What’s the difference between a simple game and a clean game? A simple game has reduced decisions and strategy and a clean game can be any game that is streamlined where everything fits and makes sense and has no extraneous rules or pieces.
This concept took Sen and I awhile to understand actually. We could easily recognize when one of our games was messy and convoluted, but would often think that the solution would be that we should make it simpler. In the end we would end up with a very basic – but still messy game!
Let’s look at the difference of each by using some examples from one of our games in progress: Akrotiri.
In Akrotiri, part of the game has players moving their boats from island to island picking up resources and then shipping them back to Akrotiri to sell them. Seems easy enough, but we were continually challenged with how to determine the prices of how much Akrotiri would buy these resources from players.
The Simple way to do it would be to set a fixed price and say that every resource is sold for 1 gold. That’s just too simple and offers no strategy and cannot be affected by a player’s choice at all.
Our initial idea was to use a stock market to track each resource’s value. Every time a resource is added to the board then the stock market goes up by one. If a resource is sold to Akrotiri then the market goes down by one for that resource. Seems like it makes sense, but it wasn’t clean. Why not? Because players would often forget to change the market when either adding a resource or selling to Akrotiri. It was messy and caused players to say things like, “oh I sold that resource last turn but forgot to lower the price – so it should be 2 steps lower.” Not a good gaming experience.
We toyed around with some other ideas before coming back to this stock market idea. This time we placed all the resources on the market itself. If a resource is added to the board then it is taken directly from the stock market. When it is sold back to Akrotiri then it is placed back on the stock market tracker and the player gets the amount that it is placed onto. Now that’s a lot cleaner. Now players can’t forget to affect the market.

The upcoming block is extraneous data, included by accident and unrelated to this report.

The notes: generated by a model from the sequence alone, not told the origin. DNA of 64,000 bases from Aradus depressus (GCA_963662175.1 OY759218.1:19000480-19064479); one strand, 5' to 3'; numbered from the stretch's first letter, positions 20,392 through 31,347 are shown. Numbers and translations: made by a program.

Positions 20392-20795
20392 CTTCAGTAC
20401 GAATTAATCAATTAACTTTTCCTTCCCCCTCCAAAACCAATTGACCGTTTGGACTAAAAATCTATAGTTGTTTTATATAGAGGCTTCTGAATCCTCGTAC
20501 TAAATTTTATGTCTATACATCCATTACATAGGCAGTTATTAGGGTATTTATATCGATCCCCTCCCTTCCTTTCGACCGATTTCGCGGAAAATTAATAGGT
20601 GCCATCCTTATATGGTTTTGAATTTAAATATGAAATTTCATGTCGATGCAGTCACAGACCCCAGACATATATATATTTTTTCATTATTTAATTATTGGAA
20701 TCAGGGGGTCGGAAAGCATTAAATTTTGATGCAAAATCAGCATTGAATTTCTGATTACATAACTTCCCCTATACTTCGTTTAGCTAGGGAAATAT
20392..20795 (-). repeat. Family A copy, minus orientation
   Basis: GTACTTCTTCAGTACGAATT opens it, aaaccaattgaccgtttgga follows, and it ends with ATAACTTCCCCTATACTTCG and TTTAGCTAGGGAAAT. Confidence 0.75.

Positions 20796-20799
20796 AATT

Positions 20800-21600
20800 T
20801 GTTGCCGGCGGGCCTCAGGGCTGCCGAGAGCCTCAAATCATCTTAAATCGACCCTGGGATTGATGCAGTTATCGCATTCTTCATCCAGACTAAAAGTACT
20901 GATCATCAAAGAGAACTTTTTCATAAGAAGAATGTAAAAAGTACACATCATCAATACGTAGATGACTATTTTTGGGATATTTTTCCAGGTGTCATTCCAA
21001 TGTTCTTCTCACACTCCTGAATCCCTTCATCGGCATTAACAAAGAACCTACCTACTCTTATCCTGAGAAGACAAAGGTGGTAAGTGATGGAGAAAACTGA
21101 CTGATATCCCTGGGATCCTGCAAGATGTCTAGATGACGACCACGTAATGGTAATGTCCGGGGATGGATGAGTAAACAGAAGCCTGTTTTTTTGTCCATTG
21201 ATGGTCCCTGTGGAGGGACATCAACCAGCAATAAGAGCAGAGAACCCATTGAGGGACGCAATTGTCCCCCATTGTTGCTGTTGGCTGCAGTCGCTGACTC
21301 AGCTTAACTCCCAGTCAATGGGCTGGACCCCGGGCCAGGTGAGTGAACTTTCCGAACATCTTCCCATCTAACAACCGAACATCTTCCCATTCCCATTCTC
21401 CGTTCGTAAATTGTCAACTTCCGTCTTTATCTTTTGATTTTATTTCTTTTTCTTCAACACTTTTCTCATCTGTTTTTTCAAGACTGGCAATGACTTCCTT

So when designing your games try to be objective and determine if it’s simple or clean, and unless you’re making a game for children, lean towards clean!
First off, thanks to Sean of the G.A.C. (Game Artisans of Canada – a group of designers that Jay and I belong to) for his assistance with coming up with the current stock market mechanism. Secondly, there’s nothing more rewarding than coming up with creative solutions to a problem that doesn’t increase the analysis paralysis or downtime – and that’s the difference, for me anyway, between a simple game and a clean game. Though, personally, I prefer referring to them as “simplistic” vs. “elegant”. Semantics, I know. To me, “elegant” means also linking multiple mechanics in the same game to affect the outcome as a whole.
To me, a simplistic game can be made by reducing the rules and components until you’re left with the most basic elements of the game. There is very little interaction on the board or between players. Think of a classic “roll and move” game like ‘Snakes & Ladders’ – you roll, you move, the board tells you if there’s a penalty or a bonus based on the square you land on. Two players never interact. First one to the end wins.
An elegant game, to the contrary, may have some very simple mechanics (and, in fact, works better if it is made up of primarily simple mechanics) but the complexity is built into how those mechanics interact. How the board, the pieces, and the players interact with each other all form a meld of complexity. The art, here, is making it as seamless as possible – hence elegant. It should, at the best of times, come off smoothly without much down time or referring to charts or manuals. It should be minimal in execution, but maximal in effect. Think of something as simple as the event die in ‘Settlers of Catan’ 2-player card game – roll a die and something happens. The elegant part of this was that both players were affected by this die roll on either player’s turn, but not necessarily in the same way, depending on the buildings they had, the resources they stockpiled, their contingency of warriors, etc. It was a simple roll with simple rules to effect each result (compare who has the most red points in knights – that player gets a benefit) and both players took part in the event phase, even on the other player’s turn which keeps things interesting. And the result of the roll can be more or less beneficial depending on how well a player planned in his or her previous turn. Almost zero downtime for a ton more effect in the game. Definitely a worthwhile trade-off if you were to do a cost/benefit analysis.
Both the ‘Snakes and Ladders’ and ‘Settlers of Catan Card Game’ example use a single die as the mechanism. The difference is in the ramifications of the die roll. One is simplistic, the other is far more elegant.